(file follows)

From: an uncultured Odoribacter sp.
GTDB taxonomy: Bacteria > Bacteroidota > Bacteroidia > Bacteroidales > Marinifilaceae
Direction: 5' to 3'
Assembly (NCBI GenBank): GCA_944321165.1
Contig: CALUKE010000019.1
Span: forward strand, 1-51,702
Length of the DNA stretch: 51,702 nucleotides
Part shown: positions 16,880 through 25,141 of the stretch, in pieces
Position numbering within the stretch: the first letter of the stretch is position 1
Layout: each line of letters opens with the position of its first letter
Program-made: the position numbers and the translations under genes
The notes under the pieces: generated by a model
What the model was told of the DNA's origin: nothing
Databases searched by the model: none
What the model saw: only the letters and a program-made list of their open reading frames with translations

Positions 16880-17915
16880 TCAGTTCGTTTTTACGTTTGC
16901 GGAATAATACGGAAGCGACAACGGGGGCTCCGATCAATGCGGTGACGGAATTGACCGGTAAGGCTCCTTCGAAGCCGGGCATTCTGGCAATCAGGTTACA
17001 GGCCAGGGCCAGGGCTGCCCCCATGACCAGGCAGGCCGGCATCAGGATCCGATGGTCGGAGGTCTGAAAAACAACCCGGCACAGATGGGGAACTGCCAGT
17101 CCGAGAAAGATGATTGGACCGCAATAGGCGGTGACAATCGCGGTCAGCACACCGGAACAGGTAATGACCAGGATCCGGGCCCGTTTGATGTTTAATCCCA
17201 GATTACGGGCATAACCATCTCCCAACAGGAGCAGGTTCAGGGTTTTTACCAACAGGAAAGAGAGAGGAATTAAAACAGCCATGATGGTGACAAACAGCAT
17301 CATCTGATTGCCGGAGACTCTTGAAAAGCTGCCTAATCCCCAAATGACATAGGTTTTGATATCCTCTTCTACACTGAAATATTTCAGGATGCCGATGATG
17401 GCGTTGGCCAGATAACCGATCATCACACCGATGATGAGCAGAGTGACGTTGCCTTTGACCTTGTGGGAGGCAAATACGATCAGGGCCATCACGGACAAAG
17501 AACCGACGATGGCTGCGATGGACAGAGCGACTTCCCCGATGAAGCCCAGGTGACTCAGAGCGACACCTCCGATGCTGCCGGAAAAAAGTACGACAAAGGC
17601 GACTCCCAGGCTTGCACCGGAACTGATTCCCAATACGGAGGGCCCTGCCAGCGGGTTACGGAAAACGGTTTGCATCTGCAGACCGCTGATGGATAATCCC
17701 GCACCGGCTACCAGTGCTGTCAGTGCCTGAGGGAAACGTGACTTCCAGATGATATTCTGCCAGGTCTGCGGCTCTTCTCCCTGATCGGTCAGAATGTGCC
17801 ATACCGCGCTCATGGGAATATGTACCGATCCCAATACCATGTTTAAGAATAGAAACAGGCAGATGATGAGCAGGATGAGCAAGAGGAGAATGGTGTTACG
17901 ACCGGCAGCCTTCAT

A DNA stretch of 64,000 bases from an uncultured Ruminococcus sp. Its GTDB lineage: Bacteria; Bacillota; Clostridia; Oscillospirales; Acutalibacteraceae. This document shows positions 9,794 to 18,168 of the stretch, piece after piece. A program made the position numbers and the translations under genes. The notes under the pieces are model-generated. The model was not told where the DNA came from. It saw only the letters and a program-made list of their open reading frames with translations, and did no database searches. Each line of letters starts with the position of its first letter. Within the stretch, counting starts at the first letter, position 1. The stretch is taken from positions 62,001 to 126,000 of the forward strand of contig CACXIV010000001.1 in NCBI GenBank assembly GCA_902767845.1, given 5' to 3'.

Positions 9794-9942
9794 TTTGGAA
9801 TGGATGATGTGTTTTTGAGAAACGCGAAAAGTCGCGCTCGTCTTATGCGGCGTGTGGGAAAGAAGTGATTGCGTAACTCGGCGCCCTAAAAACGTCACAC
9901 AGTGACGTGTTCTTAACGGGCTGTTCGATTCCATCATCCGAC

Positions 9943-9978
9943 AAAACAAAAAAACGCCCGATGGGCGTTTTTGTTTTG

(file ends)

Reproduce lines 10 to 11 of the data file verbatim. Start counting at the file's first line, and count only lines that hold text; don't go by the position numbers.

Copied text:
Layout: each line of letters opens with the position of its first letter
Program-made: the position numbers and the translations under genes